Atlanta tech mogul Lance Herndon’s career, like the city where he lives, flourished in the late 1990s. He was even hailed as a rising entrepreneurial star by the Clinton administration.
Herndon’s star tragically died on August 9, 1996. The 41-year-old computer consulting businessman was found batted to death in his bed in an upscale home in Roswell, according to UPI.
Herndon’s mother called 911 after employees told her he wasn’t showing up to work at his home office, investigators told “The Real Murder in Atlanta,” which airs Sunday 8/7c on Oxygen.
“He was hit hard on the forehead and on the top of his head, and there were a few drops of blood on the wall,” said Clint Rooker, a former Fulton County executive district attorney.
There were no defensive wounds on his hands, and there was little blood from the victim’s waist down.
“Our theory is that the killer climbed on his naked body, straddled him, struck him in the head and face, and killed him,” Lack said. This detail will later appear in court documents.
Investigators took stock of the crime scene, where there were no signs of forced entry or evidence that the killer took a shower before leaving.
Three clocks in the bedroom were unplugged and one froze at 4:10am. Silver chewing gum wrappers were found near the garage, Herndon’s valuable laptop was missing, and a bedside photo of Herndon’s current girlfriend, Kathy Collins, was face down.
Detectives interviewed and cleared Collins, who was with another boyfriend when the murder happened. “She was very sincere and she gave us an alibi,” said Tommy Williams, a former Roswell Police Department officer.
Herndon’s ex-wife Jenina Price was also considered. “Not only were they recently divorced, but Lance also had a $1 million life insurance policy that named Jenny as a beneficiary,” investigators said. Price provided an airtight alibi.
A medical examiner examined the wound and concluded, based on earlier cases, that Herndon was killed using an adjustable crescent wrench. Detectives found a 16-inch adjustable crescent wrench missing from Herndon’s workbench. Shortly before his murder, he used a wrench to assemble exercise equipment. This “makes it easy for killers to use it,” Williams said.
An interview with Talana Carraway, who dated the victim and now works for him part-time, helped pinpoint the time window for the murder. At 10:30 p.m., she leaves work at his home office. On August 9, after she returned home, the two talked on the phone until midnight.
Detectives speculate that the crime took place between 12am and 4.10am, with time frozen on an unplugged bedroom clock. Caraway told officers she did not return to Herndon’s home and dropped the Dionne Baugh name.
Bao met Herndon’s 41st birthday while attending Georgia State University, where she made it through her job at the Atlanta Metropolitan Transit Authority. They start dating.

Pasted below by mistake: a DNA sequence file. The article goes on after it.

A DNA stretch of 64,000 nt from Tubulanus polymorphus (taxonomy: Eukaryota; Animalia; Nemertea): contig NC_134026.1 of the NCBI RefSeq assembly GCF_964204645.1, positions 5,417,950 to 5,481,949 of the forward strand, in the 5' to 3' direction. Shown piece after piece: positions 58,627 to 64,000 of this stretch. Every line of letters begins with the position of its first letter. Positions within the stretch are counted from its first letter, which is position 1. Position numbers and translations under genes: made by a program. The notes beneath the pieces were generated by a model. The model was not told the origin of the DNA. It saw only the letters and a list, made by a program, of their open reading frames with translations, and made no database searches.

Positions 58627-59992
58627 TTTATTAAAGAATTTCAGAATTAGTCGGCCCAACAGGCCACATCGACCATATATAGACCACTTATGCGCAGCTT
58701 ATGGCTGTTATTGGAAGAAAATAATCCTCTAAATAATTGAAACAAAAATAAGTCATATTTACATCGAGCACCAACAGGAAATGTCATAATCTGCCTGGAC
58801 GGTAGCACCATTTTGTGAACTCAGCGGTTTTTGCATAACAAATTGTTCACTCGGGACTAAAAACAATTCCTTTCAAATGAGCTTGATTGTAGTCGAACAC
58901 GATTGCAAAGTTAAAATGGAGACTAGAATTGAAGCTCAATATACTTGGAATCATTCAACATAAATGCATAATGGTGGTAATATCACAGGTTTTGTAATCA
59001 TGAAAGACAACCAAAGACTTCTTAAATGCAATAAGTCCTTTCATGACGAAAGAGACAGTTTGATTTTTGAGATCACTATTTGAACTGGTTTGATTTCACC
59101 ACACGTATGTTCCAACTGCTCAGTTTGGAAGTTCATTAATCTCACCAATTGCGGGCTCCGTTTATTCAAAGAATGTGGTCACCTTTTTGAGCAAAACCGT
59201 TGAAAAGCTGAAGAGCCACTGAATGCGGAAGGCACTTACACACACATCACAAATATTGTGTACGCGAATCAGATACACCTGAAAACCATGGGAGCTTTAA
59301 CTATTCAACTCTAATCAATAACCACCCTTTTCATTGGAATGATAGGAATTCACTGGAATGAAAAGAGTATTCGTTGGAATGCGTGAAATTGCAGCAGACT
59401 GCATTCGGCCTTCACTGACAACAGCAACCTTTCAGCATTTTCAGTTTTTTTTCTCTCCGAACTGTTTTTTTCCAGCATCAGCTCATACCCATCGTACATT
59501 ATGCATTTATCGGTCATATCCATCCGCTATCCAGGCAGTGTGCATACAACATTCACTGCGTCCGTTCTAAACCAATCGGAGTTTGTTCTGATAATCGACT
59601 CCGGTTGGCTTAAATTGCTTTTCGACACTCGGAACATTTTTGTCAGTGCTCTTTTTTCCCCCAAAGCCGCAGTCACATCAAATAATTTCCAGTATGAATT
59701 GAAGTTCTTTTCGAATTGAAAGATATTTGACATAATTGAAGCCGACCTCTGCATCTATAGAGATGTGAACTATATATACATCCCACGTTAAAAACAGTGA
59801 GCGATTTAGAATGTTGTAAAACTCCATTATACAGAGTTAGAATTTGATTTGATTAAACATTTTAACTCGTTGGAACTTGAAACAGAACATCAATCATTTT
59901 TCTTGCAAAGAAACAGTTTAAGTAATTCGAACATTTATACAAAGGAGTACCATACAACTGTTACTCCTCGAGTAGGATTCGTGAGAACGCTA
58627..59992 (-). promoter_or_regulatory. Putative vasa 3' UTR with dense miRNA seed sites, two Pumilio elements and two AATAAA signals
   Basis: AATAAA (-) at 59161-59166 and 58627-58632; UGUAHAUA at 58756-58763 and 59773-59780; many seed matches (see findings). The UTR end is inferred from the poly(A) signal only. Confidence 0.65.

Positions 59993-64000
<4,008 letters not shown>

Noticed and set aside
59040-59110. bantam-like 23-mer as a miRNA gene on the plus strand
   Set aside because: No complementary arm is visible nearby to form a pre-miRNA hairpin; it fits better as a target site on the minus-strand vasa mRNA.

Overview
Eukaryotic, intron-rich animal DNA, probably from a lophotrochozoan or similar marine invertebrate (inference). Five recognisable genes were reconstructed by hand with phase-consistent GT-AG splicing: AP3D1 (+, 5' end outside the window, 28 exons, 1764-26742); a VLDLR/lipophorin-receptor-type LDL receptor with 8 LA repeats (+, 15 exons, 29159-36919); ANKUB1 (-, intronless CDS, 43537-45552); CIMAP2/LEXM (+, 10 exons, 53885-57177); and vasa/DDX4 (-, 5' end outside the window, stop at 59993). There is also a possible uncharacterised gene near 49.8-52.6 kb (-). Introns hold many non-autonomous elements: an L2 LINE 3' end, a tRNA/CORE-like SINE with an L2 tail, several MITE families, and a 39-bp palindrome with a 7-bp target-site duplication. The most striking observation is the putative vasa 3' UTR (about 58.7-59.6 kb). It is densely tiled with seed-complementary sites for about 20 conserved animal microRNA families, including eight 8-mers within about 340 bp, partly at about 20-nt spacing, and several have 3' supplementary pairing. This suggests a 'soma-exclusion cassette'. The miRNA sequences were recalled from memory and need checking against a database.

“He gave Dion a lot of material benefits,” said Rod Stogill, author of “Redbone: Money, Malice and Murder in Atlanta.” That includes a shiny new Mercedes. Expensive gift-giving accompanied Herndon’s cultivated self-image. “He positioned himself in town as black Jay Gatsby,” Stogier told NPR.
“Lance didn’t realize that Dion Bow might be a player like him,” the crime writer said. “She didn’t tell him she was married.” Because her husband was not in Jamaica, she started dating other men. Herndon is one of Atlanta’s most qualified catches.
When authorities interviewed Bowe, she claimed she and Herndon were “crazy in love,” Lack said. She also said she had told her husband, a Jamaican resident and Air Jamaica pilot Sean Nelson, that Herndon was just a mentor.
But the expensive car said otherwise, and Nelson knew it. But at the time of the murder, he returned to Jamaica, freeing him from suspicion.
Detectives turned their attention to Bow, who had a chaotic relationship with Herndon because he had seen other women. A month before the murder, she came to his house, where she saw Collins.
Bow knocked on the door so hard, Herndon called 911. She was arrested and charged with trespassing. That criminal case was scheduled to go to court the day Herndon’s body was found, Rooker said.
Investigators scrutinized Bow’s account of the night of the murder. She claims Herndon came to her home in Norcross between 9pm and 10.30pm. Lend her his laptop. That timeline contradicts Carraway’s claims.
Detectives were convinced Bow was behind Herndon’s murder, but a lack of forensic evidence prevented them from linking her to the crime. Eighteen months have passed without new leads. But in 1998, a piece of news from Shaun Nelson, who was divorcing Baugh, brought things to light.
Nelson claims Bob became violent during an altercation a few months ago when he questioned whether she had anything to do with Herndon’s death. She threatened to kill him — “like she killed Lance,” Lack told the producers.
Baugh’s sworn statement about Herndon in divorce court contradicted what she told homicide investigators, words that plagued her again. In this case, she swears she and Herndon are just friends, a complete U-turn.
Baugh also said that on the evening of August 9, she went to the Herndon’s house to pick up her laptop. The statement contradicted what she told homicide investigators two years ago and placed her at the crime scene.
In 1998, police arrested Bao on charges of murder and aggravated assault. She faces life in prison in a trial that began in 2001. Prosecutors face a difficult case based on circumstantial evidence.
“The unanimous theme I pointed out to the jury was ‘When did Dion get the laptop?'” Lack said. “There was really a chance to do that. That was when she came home in the middle of the night.”